30 patients who had experienced contact urticaria after exposure to gloves, contraceptives, balloons or dental cofferdams went through a detailed examination including interviews on: exposure to rubber; local and distant symptoms; provocation test; skin prick tests with latex extracts from the rubber tree Hevea brasiliensis; patch testing, IgE and RAST analyses. 23 patients (77%) reported additional symptoms from distant organs. 13 had medical occupations; 25 were classified as atopics based on history; 21 had raised Is; 25 were RAST-positive to the extracts from Hevea brasiliensis. 13 had a pre-existing hand dermatitis, of whom 6 were patch-test positive to standard allergens. Skin prick tests with extracts from Hevea brasiliensis were the most diagnostic tool, while the RAST analysis was positive in 25-30 cases. These tests and analyses including RAST were negative in 40 control subjects. Provocation tests are of great value, but difficult to standardise.
Contact Dermatitis, Oct. 1988, Vol.19, No.4, p.264-271. 27 ref.
Castelain P.Y., Castelain M., Vervloet D., Garbe L., Mallet B.
Sensitization to aluminium by aluminium-precipitated dust and pollen extracts
Two cases of aluminium sensitivity in adults are reported. In each case the means of sensitisation was the inoculation of aluminium-precipitated pollen or dust extracts for hyposensitisation. It is concluded that aluminium allergy is not exceptional and that in these cases allergic reactions to Finn Chamber tests can be observed.
Contact Dermatitis, July 1988, Vol.19, No.1, p.58-60. 11 ref.
Romaguera C., Grimalt F., Vilaplana J.
Contact dermatitis from nickel - An investigation of its sources
Patch tests with the GEIDC standard series of allergens, and with 8 washers made of copper, nickel, nickel-palladium, palladium, brass, bronze, gold and iron, were carried out in 964 consecutive patients who complained of intolerance to metals and in 200 controls who did not. All subjects were also questioned as to personal and family history of atopy, occupational contact and intolerance to gold. The results provide support for the substitution of nickel in imitation jewellery with metals such as palladium or bronze.
Contact Dermatitis, July 1988, Vol.19, No.1, p.52-57. 43 ref.
Nakayama H., Kobayashi M., Takahashi M., Ageishi Y., Takano T.
Generalized eruption with severe liver dysfunction associated with occupational exposure to trichloroethylene
Generalised dermatitis due to trichloroethylene is rare. A 21-year old printer developed exfoliative dermatitis with mucous membrane involvement, fever and liver dysfunction after a 2-week occupational exposure to trichloroethylene. Positive patch-test reactions to trichloroethylene and to one of its metabolites, trichloroethanol, were observed. This dermatitis is considered to be mediated by a delayed-type hypersensitivity mechanism.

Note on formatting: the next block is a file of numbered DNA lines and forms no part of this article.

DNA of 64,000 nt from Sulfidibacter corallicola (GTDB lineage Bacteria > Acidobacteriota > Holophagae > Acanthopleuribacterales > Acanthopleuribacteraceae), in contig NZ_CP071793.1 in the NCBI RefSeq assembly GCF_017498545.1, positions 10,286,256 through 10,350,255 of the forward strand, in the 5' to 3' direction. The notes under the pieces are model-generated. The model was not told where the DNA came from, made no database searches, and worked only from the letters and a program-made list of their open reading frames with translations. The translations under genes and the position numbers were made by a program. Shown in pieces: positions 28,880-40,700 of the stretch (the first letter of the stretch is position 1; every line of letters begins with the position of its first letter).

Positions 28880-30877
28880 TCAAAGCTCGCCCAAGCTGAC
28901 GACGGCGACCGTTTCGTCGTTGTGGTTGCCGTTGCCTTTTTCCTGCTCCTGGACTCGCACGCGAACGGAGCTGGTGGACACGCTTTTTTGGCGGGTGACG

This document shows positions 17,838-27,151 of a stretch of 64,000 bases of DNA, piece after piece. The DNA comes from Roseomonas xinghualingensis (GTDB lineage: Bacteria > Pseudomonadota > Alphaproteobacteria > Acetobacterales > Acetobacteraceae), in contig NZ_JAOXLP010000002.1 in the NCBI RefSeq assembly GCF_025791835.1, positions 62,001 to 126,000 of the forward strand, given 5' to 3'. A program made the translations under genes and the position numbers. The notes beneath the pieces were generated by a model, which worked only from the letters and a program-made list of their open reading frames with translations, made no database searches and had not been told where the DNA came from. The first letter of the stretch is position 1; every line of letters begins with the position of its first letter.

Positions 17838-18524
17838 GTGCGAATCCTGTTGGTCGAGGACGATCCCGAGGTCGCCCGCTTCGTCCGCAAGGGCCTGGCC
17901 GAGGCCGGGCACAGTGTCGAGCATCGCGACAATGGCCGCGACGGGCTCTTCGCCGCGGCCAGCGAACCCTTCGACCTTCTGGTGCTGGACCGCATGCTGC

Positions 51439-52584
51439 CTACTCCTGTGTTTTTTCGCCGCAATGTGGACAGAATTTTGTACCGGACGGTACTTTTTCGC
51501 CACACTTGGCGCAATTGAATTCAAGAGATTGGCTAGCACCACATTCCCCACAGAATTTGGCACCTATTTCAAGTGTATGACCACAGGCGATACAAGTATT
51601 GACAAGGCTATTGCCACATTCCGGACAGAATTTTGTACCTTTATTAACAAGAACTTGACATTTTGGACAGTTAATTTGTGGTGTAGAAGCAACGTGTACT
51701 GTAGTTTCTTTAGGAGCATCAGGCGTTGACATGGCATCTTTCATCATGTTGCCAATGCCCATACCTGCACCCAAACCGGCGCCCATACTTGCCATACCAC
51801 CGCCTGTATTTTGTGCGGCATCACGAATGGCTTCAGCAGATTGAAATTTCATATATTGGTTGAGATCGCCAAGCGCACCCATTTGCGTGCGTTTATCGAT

Contact Dermatitis, July 1988, Vol.19, No.1, p.48-51. Illus. 7 ref.
The usefulness of detailed information to patients with contact allergy
To find out if patients with contact allergy are helped by computerised information lists, a retrospective study was carried out on 58 patients with contact allergy to lanolin, traced through a local database, DALUK. All were sent a questionnaire about their usage of the information list, clearance of their eczema, their education and other details. Clearance of the patient's eczema was found to correlate with use of the information list. It was also found that the effectiveness of the information depended on factors such as education, family circumstances, ethnic background and, most of all, how and where the information list was used.
Contact Dermatitis, July 1988, Vol.19, No.1, p.43-47. Illus. 11 ref.
Skin problems in workers using visual display terminals
201 patients with skin problems caused in their own opinion by working with visual display terminals (VDTs) were examined. In 25 patients, the skin problems occurred mainly on the cheek turned towards the VDT. Half the patients had rosacea and subjective skin symptoms such as severe pain, itching and burning. The rest of the patients mainly had common facial dermatoses such as seborrhoeic eczema, acne vulgaris and atopic dermatitis. 18% had non-specific skin problems, e.g. itching and redness. An attempt to correlate skin problems with VDTs' electrostatic field strength was unsuccessful because of difficulties in eliminating it. The prevalence of migraine-like headache was 40%, which is much higher than in a control population. After an average of 8 months, 2/3 of the patients had fewer skin complaints. The question of whether the prevalence of skin problems in general is higher amongst individuals using VDTs than in a control population is addressed in a current study.
Contact Dermatitis, Nov. 1988, Vol.19, No.5, p.335-341. 17 ref.
Allergic sensitization to a non-bisphenol A epoxy of the cycloaliphatic class
This is the first report of sensitisation to a cycloaliphatic epoxy. Allergic contact dermatitis occurred in an electron microscopist after exposure to the cycloaliphatic epoxy, vinyl cyclohexane diepoxide. Cycloaliphatic epoxies are not based on the diglycidyl ether of bisphenol A (DGEBA), presently the epoxy of greatest commercial usage. Non-DGEBA epoxies are finding new applications in the semiconductor and aerospace industries and will likely gain in importance as a cause of occupational allergic dermatitis. Latex or polyvinyl chloride gloves did not protect the reported patient from precutaneous absorption and elicitation of allergic dermatitis.
Journal of Occupational Medicine, Aug. 1988, Vol.30, No.8, p.641-643. Illus. 16 ref.
De Guire L., Theriault G., Iturra H., Provencher S., Cyr D., Case B.W.
Increased incidence of malignant melanoma of the skin in workers in a telecommunications industry